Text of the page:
The Himachal Pradesh (HP) elections saw the Bharatiya Janata Party (BJP) securing a comfortable victory under the leadership of Prem Kumar Dhumal, who unfortunately lost his seat from Sujanpur. The BJP secured 44 seats out of a total 68. The Congress suffered a loss of about 15 seats and could win only 21 seats. This time, two independents and one Communist Party of India (Marxist), or CPM candidate, also emerged winners. Stalwarts like Gulab Singh Thakur, Satpal Singh Satti, Ravinder Ravi, and Randhir Singh from the BJP and Kaul Singh Thakur, Sudhir Sharma, Thakur Singh Bharmouri and Parkash Chaudhary from the Congress have suffered a defeat. The all-time-high turnout of 74.61% establishes that the wave was anti-establishment.

Though Gujarat also witnessed a BJP victory, HP’s social and economic issues differ a lot from the former’s. Prime Minister Narendra Modi is from Gujarat and has consistently banked upon the Hindutva card in assembly and parliamentary elections there but the same has no resonance in HP. Again, while politics in Gujarat is greatly influenced by societal divisions that play a significant part in elections, the HP electorate is largely concerned with issues of governance and development. The older issues that used to influence voting patterns like old and new Himachal, horticulturist-agriculturist divide and caste alignments are not so significant today.

The BJP has entrenched its foothold in the tribal areas and older Himachal now, thus obliterating the tag of a regional voice within the state.

In the current elections in HP, the Modi wave seemed to be absent. The election furore was not so high and robust party exercises and election festivities weren’t visible. Factors like anti-incumbency, corruption, crime, unemployment, caste and the goods and services tax (GST) played a crucial role. Also, local factors like roads, water, employment, horticulture, and unfulfilled promises affected the mandate.

HP politics has broadly revolved around a bipolarity for over 35 years now, with the Congress and BJP being the chief contenders. The social stratification of the state has transformed in the last few decades from the horizontal manifestations in the shape of different parties and independents to a vertical political reality of party polarization between the two. The third alternative has failed, except for a few rare successes. The Left has been a consistent player and this time too, the CPM has shown its presence by winning one seat from Theog with an increased vote share.

In the current elections, despite the delay in naming Dhumal as chief ministerial candidate, the decision helped the BJP. Dhumal not only reinvigorated the election campaign, he also succeeded in uniting several party members peeved over ticket allocation. However, his defeat from Sujanpur has come as a surprise. It is attributed to the last-minute shift of constituency from Hamirpur to Sujanpur, inadequate contact with the Sujanpur electorate and insufficiency of his personal presence in the constituency on account of leading the BJP campaign in the state. However, this doesn’t rule out his becoming chief minister as a reward for his success in leading the BJP to victory in the state. Once appointed, he can get elected to the assembly within six months.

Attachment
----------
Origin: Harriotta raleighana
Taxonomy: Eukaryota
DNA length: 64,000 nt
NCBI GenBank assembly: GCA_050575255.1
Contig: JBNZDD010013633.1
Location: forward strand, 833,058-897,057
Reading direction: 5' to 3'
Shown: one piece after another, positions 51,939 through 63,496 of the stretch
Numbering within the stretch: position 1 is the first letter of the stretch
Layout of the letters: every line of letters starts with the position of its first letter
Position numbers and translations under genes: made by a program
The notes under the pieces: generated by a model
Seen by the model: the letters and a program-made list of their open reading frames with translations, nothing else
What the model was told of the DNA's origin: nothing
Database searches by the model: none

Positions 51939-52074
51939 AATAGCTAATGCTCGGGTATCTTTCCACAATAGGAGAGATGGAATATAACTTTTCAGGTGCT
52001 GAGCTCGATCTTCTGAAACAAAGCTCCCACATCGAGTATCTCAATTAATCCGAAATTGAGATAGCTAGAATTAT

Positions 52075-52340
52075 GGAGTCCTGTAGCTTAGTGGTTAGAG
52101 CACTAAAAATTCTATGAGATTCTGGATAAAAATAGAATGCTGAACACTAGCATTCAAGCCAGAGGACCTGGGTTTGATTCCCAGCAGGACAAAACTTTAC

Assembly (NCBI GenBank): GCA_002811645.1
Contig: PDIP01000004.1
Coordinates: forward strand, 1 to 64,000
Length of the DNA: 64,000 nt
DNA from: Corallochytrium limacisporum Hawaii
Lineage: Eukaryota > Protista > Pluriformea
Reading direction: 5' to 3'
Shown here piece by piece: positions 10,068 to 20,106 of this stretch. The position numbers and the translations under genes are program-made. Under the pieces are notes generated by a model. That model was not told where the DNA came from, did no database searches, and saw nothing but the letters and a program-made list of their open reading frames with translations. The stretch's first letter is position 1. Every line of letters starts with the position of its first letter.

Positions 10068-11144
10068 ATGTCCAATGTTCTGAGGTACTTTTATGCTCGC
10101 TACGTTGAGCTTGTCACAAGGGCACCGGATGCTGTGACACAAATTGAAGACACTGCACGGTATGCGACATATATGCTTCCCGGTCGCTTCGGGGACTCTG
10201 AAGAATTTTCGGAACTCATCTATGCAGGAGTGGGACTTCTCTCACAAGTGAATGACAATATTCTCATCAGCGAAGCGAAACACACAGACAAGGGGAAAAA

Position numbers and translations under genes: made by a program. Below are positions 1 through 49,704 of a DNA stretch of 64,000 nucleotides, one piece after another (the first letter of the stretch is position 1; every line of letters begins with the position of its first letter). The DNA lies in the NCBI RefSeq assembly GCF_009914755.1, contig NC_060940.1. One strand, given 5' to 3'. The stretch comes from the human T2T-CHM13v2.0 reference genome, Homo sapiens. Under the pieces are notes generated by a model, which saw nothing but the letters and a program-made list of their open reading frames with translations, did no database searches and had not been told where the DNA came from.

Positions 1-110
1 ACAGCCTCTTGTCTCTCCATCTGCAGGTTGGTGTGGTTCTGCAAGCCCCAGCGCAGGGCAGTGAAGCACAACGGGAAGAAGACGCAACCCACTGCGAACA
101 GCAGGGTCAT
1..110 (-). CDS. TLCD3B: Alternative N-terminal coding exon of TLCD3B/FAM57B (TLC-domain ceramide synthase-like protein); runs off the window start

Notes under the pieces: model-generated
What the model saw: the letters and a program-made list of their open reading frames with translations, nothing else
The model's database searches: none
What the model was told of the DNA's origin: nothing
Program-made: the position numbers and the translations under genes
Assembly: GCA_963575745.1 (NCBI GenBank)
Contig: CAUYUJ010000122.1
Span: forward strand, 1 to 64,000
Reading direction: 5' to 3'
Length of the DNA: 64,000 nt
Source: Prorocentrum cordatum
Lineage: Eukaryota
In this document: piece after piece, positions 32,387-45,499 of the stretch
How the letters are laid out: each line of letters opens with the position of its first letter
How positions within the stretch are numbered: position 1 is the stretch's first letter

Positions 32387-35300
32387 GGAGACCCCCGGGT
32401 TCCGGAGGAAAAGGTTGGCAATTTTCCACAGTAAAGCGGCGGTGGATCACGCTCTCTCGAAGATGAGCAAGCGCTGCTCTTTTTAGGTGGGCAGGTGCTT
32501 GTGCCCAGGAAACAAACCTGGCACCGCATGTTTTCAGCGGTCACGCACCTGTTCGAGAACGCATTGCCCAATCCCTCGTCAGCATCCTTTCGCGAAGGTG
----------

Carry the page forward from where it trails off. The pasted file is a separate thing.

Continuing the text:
The campaign sweep last week by central leaders like Modi, Smriti Irani, Amit Shah, Rajnath Singh, Arun Jaitley, Sushma Swaraj, J.P. Nadda, and chief ministers like Yogi Adityanath, M.L. Khattar, and Shivraj Singh Chauhan gave the BJP a strong lead.

Compared to this, the Congress remained a divided house as relations between Virbhadra Singh and organizational head Thakur Sukhwinder Singh remained strained. The divide was quite discernible. This resulted in Virbhadra taking over the campaign and then neglecting areas influenced by Sukhwinder Singh. Supporters of G.S. Bali also raised slogans in support of his bid to be CM, in front of Rahul Gandhi.

Defection is also not new to the state. Anil Sharma, a minister in the Virbhadra government and son of former Union minister Pandit Sukh Ram, still an influential voice from Mandi district, left Congress to join BJP. Before him, Maheshwar Singh, a BJP dissident, merged his Himachal Lokhit Party with BJP in 2016.

Although Anil Sharma has won from Mandi and Maheshwar Singh lost from Kullu, this raises questions about the BJP’s choice of candidates as it has been critical of them in the past.

Allocation of tickets by BJP in constituencies like Banjar, Palampur, Chamba, Bhoranj and Shimla Gramin and by Congress in Shimla Urban, Mandi, Theog and few others had repercussion on the results. Four Congress candidates are the wards of Virbhadra Singh, Kaul Singh, R.N. Sharma and B.B. Butail. Although Vikramaditya Singh and Ashish Butail have won, their nominations smack of nepotism.

Harish K. Thakur is an associate professor and chairman, department of political science, Himachal Pradesh University.

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